First we had showrooming. More recently, a study out of the US coined the term webrooming. Now the realm of niche retail jargon has been taken a step further with ‘fit-lifting’ – the act of using a physical apparel or footwear store to discover your ideal size, before purchasing a like garment online.
The practice is no doubt common, however it is beginning to cause serious concern for US footwear retailers, says the Financial Times.
“You’ve come in and stolen that service basically,” said Richard Napier of Idaho Mountain Trading. “It’s not that the salesperson didn’t have somebody else to serve who would have bought something. So not only have you stolen the wages. I have a loss of revenue that he would have collected from another customer.”
The phenomenon has been so bad for business in Australia that several companies are already reportedly taking action, such as the case of the ski-hire store that charges for fittings, or the health foods store that charges a ‘browsing fee’ to ward off tyre kickers.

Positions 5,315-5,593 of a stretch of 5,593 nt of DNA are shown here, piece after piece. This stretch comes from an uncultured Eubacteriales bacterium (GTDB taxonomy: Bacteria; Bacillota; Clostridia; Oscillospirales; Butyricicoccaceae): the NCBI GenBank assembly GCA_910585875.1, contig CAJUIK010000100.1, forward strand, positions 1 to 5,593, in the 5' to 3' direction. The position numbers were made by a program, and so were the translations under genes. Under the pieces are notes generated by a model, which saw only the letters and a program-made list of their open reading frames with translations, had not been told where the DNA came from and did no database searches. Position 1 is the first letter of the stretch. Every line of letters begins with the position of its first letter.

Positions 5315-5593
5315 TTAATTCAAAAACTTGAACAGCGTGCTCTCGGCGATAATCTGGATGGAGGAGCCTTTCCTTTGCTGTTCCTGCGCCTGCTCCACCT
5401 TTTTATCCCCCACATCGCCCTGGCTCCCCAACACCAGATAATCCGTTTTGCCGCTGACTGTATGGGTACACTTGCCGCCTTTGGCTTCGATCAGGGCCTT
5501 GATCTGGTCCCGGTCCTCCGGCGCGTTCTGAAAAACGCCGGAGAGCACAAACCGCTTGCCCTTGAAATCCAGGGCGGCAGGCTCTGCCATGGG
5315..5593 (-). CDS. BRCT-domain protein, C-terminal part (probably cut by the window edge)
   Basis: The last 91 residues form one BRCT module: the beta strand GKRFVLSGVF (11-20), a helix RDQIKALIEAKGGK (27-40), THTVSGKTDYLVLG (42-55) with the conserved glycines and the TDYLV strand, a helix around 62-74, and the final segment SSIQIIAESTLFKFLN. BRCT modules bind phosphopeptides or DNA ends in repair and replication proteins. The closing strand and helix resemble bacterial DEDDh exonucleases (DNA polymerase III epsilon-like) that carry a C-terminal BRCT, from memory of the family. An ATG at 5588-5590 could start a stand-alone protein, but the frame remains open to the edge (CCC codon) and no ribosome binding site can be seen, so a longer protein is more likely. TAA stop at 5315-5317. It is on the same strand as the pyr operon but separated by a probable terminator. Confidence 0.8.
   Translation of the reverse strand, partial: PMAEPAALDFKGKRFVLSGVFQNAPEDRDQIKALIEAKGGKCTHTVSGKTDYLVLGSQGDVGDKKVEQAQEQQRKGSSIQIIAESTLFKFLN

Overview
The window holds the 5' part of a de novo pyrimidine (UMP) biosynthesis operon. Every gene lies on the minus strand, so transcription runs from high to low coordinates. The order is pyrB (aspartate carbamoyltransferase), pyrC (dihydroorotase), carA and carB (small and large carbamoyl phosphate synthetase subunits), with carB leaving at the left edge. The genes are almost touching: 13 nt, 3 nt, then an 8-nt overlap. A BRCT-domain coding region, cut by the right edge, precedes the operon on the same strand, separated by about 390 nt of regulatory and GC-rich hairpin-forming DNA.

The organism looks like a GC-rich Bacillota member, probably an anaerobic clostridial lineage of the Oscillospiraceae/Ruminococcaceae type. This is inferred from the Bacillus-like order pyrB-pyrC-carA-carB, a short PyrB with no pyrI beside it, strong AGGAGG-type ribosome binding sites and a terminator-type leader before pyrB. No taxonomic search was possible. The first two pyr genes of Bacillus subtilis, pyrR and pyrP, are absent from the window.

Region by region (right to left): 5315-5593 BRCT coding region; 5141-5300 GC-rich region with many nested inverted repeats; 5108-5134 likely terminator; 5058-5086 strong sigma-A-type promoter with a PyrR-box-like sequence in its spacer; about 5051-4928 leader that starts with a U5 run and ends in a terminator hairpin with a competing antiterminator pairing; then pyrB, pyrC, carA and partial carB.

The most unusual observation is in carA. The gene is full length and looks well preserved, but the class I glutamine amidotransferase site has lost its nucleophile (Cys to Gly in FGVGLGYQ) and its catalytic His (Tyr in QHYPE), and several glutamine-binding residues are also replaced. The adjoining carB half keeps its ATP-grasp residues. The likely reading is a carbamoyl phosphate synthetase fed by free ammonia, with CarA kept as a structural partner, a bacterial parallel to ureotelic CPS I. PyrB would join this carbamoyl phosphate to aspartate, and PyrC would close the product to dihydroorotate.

In the US, however, the problem is compounded due to the rigid social code embedded into retail culture. The American retailers would like to do something about ‘fit-lifters’, but as yet they simply can’t conceive of what to do about them.
Gary Weiner, Owner of Saxon Shoes in Virginia and board member of the National Shoe Retailers Association, was also interviewed by the Financial Times. Weiner attempted an explanation of the situation.
To read more, visit powerretail.com.au
Have you experienced `fit-lifters’ in your footwear shop? What have you done in-store to combat showrooming?
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